A couple of years ago I worked at one of the top public relations agencies in the world; literally, it was #2. It was #2 because Microsoft was it’s main client, and well, Microsoft is…Microsoft. For the first few months I enjoyed it, but I slowly began to deeply hate my job.
I felt like the team secretary, every task I performed was scrutinized and criticized, I didn’t feel like anything I did was good enough, I didn’t have the authority to make any decisions, so I had to ask those above me who had to ask those above them and above them and above them, I had zero autonomy, and I didn’t feel like I could be myself. I liked the company, but hated my role. So I left. I took another position at a company that wasn’t prestigious and no one knew about.
I think if I really enjoyed that position, my life would’ve taken a different trajectory, one of public relations, which wasn’t even a dream of mine. Instead, my discomfort took me away from that path and through a series of steps, led me to fulfilling a dream of mine – writing.
In the same way, single men and women need to sense enough discomfort in their singleness to motivate them to get married.
I believe most people want marriage, but enjoy their marriage to themselves – their singleness – too much. Your immediate response to that statement is probably an urge to argue with me. How much is too much? It’s a good thing that I enjoy being single! Why would you imply that I shouldn’t enjoy my singleness?
Look…you should enjoy being single. Obviously. But I do believe there is a too much that applies to enjoying your season of singleness. When you’re single and want to get married, but you’re NOT motivated to meet new people, or motivated to make yourself more physically attractive, or motivated to make yourself more approachable, or motivated to say yes to dates or to ask out on dates, or motivated to open your heart to just any Joe Schmoe or Plane Jane (because usually those who are waiting for the best of the best of the best, whatever that is, are actually just keeping themselves single likely because they’re afraid of commitment and/or afraid of failure), then ultimately, you’re not really motivated to get married!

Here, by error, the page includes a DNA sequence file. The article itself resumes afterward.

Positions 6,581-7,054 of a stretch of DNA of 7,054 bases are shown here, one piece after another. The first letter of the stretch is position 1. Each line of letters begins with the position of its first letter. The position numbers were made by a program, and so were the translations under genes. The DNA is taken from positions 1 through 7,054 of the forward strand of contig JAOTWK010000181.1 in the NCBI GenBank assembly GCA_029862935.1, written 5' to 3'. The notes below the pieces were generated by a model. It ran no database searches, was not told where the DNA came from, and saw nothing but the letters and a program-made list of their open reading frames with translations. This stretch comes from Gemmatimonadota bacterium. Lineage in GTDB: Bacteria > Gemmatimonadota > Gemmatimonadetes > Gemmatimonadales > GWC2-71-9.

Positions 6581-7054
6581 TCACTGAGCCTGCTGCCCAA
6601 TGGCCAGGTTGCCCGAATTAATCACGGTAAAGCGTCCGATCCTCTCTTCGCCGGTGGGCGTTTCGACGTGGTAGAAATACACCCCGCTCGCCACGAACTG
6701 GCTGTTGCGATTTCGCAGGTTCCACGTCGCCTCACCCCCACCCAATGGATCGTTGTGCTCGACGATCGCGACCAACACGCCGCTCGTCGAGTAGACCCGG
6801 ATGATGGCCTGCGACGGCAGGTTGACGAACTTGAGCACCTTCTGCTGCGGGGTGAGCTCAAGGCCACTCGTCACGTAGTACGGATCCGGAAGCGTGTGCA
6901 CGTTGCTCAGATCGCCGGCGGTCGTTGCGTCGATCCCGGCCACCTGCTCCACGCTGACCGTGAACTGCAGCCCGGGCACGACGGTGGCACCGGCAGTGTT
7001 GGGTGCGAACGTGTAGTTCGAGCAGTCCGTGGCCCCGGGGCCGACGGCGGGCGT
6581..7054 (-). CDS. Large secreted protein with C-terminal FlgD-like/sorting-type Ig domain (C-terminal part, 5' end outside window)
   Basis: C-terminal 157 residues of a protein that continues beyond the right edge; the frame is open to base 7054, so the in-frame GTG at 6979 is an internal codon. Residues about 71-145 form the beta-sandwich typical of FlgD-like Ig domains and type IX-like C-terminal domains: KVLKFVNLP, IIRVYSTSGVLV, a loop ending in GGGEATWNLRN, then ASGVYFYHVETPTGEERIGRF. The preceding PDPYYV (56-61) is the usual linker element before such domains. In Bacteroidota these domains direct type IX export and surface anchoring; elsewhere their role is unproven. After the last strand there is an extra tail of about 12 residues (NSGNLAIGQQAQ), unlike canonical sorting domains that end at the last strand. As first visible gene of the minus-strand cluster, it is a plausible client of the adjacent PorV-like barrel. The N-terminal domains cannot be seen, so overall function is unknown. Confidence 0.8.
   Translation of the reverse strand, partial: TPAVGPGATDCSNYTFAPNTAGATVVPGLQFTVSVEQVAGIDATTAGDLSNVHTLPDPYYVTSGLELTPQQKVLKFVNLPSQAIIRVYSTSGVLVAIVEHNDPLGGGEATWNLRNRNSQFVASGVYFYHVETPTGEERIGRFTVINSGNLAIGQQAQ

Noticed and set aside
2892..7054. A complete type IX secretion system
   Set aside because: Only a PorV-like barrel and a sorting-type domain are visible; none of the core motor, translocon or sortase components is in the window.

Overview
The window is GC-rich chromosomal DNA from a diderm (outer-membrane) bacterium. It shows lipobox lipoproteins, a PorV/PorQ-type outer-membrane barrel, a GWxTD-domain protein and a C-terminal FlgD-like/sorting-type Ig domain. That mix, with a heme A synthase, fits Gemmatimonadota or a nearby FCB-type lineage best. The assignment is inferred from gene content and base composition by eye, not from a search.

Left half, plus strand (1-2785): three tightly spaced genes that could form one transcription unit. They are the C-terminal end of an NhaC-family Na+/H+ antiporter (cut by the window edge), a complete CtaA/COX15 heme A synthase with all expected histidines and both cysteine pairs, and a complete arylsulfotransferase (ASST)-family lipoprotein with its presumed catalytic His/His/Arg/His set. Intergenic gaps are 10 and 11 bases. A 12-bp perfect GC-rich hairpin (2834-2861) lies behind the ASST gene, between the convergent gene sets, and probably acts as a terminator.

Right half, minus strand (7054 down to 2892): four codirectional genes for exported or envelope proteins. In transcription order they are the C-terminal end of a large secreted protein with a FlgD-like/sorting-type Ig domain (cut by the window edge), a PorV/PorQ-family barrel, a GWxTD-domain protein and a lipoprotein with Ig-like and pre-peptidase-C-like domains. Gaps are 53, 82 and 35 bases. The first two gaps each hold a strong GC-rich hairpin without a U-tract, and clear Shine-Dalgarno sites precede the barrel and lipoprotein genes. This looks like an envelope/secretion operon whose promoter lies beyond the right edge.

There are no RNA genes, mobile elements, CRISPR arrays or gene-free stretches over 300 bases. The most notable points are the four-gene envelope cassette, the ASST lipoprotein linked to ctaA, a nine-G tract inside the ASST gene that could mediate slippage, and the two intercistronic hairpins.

You like the idea of marriage, you want marriage, you think maybe it’s for you, but you’re doing absolutely nothing to work towards that dream, because if you’re honest with yourself it’s not really a dream of yours. It’s just a hope.
Faith motivates you to dream; faith motivates you to believe; faith motivates you to act. Faith gives you the strength to believe and continue to pursue your dream even when there’s no sign that your dream will come to pass. Hope is good, but it doesn’t compel you to action. And it’s not strong enough to keep you dreaming.
You have to have enough internal discomfort in your season of singleness to motivate you to dream, to believe, to act. Otherwise, you’ll never leave your current season of life if you’re too comfortable in it. I’m convinced the reason I hated my job at that public relations agency so much was because if I was too comfortable I would’ve stayed in a place that would’ve led me away from my dreams, not to them.
It’s ok to feel pain, discomfort, and longing for something else in your season of singleness…that means you’ll be motivated enough to dream for marriage, and that motivation will cause you to ACT and eventually move on from that season of singleness.
Embrace the discomfort. Let it motivate you to dream. And let it motivate you to move on from your current season of singleness.